The Exaggeration In Daisy Miller

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The Exaggeration in Daisy Miller Henry James is an American writer who “born at Washington Place in New York City” (Edel,1999, P.1). He has a good education and grew up in a cultured family. “His father is the businessman and the theologian Henry James Sr, and his brother is the philosopher William James” (Edel,1999, P.2). Although he stayed most of his life in Europe under the norms of English society, he usually presents American heroine/hero in his stories like the American and Madame de Mauves. Daisy Miller is his most popular work, the novella brought fame to James. Daisy Miller is a short story that captures the life of a young, beautiful, American girl, who is traveling around Europe with her mother and brother. Gossips and rumors…show more content…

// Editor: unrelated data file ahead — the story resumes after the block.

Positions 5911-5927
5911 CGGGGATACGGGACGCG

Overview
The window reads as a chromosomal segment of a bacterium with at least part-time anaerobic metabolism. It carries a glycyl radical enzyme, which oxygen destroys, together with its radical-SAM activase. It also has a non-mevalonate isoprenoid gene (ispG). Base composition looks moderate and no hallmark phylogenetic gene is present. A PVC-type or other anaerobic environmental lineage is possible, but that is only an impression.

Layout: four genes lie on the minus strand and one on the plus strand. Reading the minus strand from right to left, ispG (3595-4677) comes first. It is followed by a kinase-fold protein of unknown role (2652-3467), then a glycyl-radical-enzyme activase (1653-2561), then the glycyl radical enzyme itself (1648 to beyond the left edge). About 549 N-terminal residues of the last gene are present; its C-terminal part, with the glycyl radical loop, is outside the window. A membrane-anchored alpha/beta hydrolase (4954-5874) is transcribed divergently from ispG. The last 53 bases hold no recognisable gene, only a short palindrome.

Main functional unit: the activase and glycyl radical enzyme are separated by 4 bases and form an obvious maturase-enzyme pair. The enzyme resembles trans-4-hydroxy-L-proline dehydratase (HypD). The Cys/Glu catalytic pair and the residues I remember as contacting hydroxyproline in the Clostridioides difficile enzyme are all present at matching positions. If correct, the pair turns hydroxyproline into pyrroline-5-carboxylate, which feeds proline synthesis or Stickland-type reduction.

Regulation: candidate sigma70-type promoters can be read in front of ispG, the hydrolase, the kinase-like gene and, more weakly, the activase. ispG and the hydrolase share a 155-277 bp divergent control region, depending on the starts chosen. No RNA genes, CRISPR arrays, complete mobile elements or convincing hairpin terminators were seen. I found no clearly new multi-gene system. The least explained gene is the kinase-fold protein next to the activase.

I find it unreasonable that Henry James kills his heroine because of her naivety, reckless, impulsive, and her lack of experience. Daisy is a young lady as James describes her “Winterbourne looked along the path and saw a beautiful young lady advancing”(James, p3). She probably a teenager so she is doing what any girls at her age would consider normal. At this age young people do not like to be controlled by customs and tradition. They want to experience life without any interference from anyone. They will do anything to get their freedom. "Daisy is innocent because she is young. This may be so. However, her age is also the cause of her rebellious attitude. She is at the developmental stage where teenagers question rules, parental and societal, and seek to find their place in the world. To do so, teenagers often disregard rules created by other and do whatever they like. And this is exactly what Daisy Miller does. For example, when Winterbourne tries to discourage Daisy from going out with Giovanelli, she takes a stand against Winterbourne, a man she had just met, deciding what she should and shouldn’t do. She tells Winterbourne him that his declaration is “imperious,” and that “I have never allowed a gentleman to dictate to me, or to interfere with anything I do” (analysis of Daisy Miller, n.d, P.6). That is something normal and part of the nature of her age. therefore, there is a
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